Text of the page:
The magical R-rating is both a gift and a curse to Adam Sandler's signature brand of lowbrow humor. In That's My Boy the comedian returns to the dim-witted roots that made him a star in early outings like Billy Madison and Happy Gilmore (complete with high-pitched mushmouth accent) but with a ramped up "ew" factor. Unrestrained Sandler piles on as many expletives and gross-out scenarios as a two-hour movie can hold — and it works out quite well. With costar Samberg nailing the disgusted straight man role Sandler's penchant for acting like a fool is enhanced by the sick stylings of director Sean Anders (Sex Drive) and only occasionally teetering into truly offensive territory. Laughs aren't guaranteed but the movie provokes (which is a big step up from Jack and Jill).
Back in the '80s Donny had a secret relationship with his teacher Ms. McGarricle that resulted in a son Han Solo (he's a middle schooler what do you expect?). The torrid affair put McGarricle in jail Donny into celebrity tabloid spotlight and Han Solo in the hands of a tween father. Thirty years later everyone's screwed up: Donny (Adam Sandler) is a drunk on the brink of jail time for tax evasion McGarricle's still in jail and Han Solo (Andy Samberg) now "Todd " is a successful number-cruncher with severe social issues. On the weekend of Todd's wedding Donny reenters his life hoping to bring revive their relationship and reunite him with his mother — that is on camera so Donny can make $50 000 from a gossip TV show and stay out of the slammer. Posing as Todd's long-lost best friend Donny stirs up trouble becoming buddies with Todd's friends and family and acting like a imbecile.
The wedding setup is overdone but always prime for comedy: plenty for a numbskull to screw up logical progression (there's a wedding at the end!) and a bachelor party scene to squeeze in the most disgusting bits and have them make sense. That's My Boy makes the most of its conventions — including what we all know and expect from a Sandler comedy — by continually one-upping itself. After a night of heavy drinking at the local strip club/omelette bar that results in do-it-yourself ear piercing and robbing a convenience store with Vanilla Ice Todd returns home to expel the night's worth of drinking all over his fiancee's wedding dress. Then he makes love to the dress. Then his fiancee (Leighton Meester) wakes up to find the dress. Then it goes even further than one would care to imagine. Grossed out yet? Amazingly lower-than-low brow material is handled with clever timing and great delivery. It's just that the foundation is bodily fluids.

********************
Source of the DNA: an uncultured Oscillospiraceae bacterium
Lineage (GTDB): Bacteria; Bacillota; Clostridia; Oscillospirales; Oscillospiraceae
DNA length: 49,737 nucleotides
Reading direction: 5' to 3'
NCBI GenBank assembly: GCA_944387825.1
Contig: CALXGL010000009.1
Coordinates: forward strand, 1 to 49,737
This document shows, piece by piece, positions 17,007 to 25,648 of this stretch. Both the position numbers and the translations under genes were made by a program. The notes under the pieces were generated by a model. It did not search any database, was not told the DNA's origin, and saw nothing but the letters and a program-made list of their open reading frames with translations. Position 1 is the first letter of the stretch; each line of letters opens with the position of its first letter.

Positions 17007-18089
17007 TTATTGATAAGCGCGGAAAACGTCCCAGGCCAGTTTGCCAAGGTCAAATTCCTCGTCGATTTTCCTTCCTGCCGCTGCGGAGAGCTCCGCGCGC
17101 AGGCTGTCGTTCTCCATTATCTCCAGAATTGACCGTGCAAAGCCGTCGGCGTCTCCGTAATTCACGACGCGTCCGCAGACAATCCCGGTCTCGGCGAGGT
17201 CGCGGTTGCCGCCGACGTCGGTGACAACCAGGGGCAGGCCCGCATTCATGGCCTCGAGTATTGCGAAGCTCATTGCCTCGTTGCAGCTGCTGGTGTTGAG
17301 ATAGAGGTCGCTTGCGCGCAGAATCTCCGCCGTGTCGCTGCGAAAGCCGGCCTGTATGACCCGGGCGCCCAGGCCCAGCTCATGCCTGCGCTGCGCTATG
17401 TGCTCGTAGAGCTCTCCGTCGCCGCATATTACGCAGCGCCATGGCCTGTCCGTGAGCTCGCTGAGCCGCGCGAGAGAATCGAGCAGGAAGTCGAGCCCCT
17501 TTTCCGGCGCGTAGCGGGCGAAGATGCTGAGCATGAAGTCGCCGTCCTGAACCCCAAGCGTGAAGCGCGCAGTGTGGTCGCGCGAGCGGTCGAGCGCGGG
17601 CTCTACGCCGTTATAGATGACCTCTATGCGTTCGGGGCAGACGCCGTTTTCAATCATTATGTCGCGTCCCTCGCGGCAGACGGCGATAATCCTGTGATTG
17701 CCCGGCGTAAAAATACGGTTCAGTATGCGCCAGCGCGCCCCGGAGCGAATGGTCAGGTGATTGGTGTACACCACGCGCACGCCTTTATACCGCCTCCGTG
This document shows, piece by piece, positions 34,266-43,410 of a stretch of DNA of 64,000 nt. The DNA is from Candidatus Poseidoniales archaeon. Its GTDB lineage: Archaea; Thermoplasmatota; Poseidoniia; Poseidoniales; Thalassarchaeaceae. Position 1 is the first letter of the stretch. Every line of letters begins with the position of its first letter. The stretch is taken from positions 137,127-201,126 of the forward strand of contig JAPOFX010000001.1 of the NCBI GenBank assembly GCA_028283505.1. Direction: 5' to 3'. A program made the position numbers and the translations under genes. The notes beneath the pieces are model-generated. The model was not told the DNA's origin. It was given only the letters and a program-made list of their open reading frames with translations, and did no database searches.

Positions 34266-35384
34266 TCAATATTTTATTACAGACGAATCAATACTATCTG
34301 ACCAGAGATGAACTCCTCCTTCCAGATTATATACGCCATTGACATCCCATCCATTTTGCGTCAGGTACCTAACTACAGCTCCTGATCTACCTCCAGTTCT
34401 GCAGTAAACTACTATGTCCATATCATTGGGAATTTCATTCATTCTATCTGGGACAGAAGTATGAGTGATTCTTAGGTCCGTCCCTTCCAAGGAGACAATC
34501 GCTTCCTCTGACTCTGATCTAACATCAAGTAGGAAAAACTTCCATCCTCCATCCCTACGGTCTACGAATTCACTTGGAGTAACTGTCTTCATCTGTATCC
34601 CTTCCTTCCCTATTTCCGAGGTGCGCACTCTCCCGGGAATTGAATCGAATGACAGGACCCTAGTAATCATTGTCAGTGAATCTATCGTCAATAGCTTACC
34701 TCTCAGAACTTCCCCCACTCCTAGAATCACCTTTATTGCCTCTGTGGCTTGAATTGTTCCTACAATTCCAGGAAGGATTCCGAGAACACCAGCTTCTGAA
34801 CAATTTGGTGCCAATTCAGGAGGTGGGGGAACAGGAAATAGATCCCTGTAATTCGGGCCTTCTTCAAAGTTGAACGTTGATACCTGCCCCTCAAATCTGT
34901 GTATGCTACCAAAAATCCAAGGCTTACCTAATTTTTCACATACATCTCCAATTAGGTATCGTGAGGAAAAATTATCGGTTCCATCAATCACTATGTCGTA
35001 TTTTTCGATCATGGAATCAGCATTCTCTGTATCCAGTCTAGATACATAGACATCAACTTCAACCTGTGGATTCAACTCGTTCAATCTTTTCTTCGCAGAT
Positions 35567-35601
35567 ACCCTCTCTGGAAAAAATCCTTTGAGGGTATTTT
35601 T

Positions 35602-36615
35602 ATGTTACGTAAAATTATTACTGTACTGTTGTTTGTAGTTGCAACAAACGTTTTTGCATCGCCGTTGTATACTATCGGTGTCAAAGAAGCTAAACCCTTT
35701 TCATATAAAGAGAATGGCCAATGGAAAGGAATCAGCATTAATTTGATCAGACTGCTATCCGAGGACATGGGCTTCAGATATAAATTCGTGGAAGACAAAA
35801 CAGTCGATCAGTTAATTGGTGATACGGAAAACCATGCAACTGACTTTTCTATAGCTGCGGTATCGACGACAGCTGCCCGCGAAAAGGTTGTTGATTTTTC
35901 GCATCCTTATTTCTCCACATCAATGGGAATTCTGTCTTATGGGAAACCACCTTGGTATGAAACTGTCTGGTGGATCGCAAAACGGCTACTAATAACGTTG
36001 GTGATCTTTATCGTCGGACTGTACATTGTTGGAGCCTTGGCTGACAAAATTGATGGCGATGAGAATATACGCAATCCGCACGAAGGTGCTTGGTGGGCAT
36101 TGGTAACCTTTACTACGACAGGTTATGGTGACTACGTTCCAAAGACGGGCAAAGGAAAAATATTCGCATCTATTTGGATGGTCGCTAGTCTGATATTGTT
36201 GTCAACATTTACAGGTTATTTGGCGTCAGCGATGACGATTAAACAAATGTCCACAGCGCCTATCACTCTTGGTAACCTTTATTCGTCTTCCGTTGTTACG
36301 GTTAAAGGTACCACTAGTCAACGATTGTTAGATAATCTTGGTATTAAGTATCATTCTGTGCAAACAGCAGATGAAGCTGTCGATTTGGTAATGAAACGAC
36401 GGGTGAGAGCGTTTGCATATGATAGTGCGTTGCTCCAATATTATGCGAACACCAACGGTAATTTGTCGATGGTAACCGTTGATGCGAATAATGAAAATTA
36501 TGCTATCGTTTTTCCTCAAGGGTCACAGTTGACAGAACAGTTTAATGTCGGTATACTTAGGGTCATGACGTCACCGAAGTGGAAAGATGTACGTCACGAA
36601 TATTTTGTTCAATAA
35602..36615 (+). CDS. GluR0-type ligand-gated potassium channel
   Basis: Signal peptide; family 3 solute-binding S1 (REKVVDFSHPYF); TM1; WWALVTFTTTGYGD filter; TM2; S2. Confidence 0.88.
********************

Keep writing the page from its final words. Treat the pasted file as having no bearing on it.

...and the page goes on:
That's My Boy falters when it throws in gags that serve zero purpose to the story. Strange racist humor a mentally retarded bar patron played by Nick Swardson (a Sandler mainstay) random allusions to Todd Bridges' drug habits — barrel-scraping one-offs that have nothing to do with the movie. At two hours the movie needs slimming and the fat is apparent. Thankfully the main ensemble goes to great lengths to make the hard R comedy click with Sandler and Samberg playing well off each other (although Samberg doesn't have the making of a leading man after this movie) and SNL alums like Will Forte Rachel Dratch and Ana Gasteyer driving by to bring the funny. Even Vanilla Ice's extended cameo fits the anything-goes tone playing a version of himself that befriended Donny in his celebrity days. Now he works at an ice skating rink.
After a few lame ducks That's My Boy is a return to form for Sandler. It wavers in quality but it has energy and color. A cash-in this is not and for any Sandler fan with a stomach for hardcore bathroom humor it's a must-see.
(Non)-surprise surprise! The 2012 MTV Movie Awards honored some of the biggest films of the past year, including The Twilight Saga: Breaking Dawn - Part 1, The Hunger Games, and Harry Potter and the Deathly Hallows: Part 2. Young adult fiction series-turned-films ranked highest among the victors: The Hunger Games took four awards (including Best Performance for its two leads, Jennifer Lawrence and Josh Hutcherson), while Breaking Dawn (victor of Best Movie and, once again, Best Kiss) and Harry Potter both snagged two. Check out the list of winners below, and sound off about your personal picks in the comments!
Best Movie (presented by Jodie Foster)
The Twilight Saga: Breaking Dawn – Part 1
Best Female Performance (presented by Kristen Stewart and Chris Hemsworth)
Jennifer Lawrence, The Hunger Games
Best Male Performance (presented by Emma Watson, Logan Lerman, and Ezra Miller)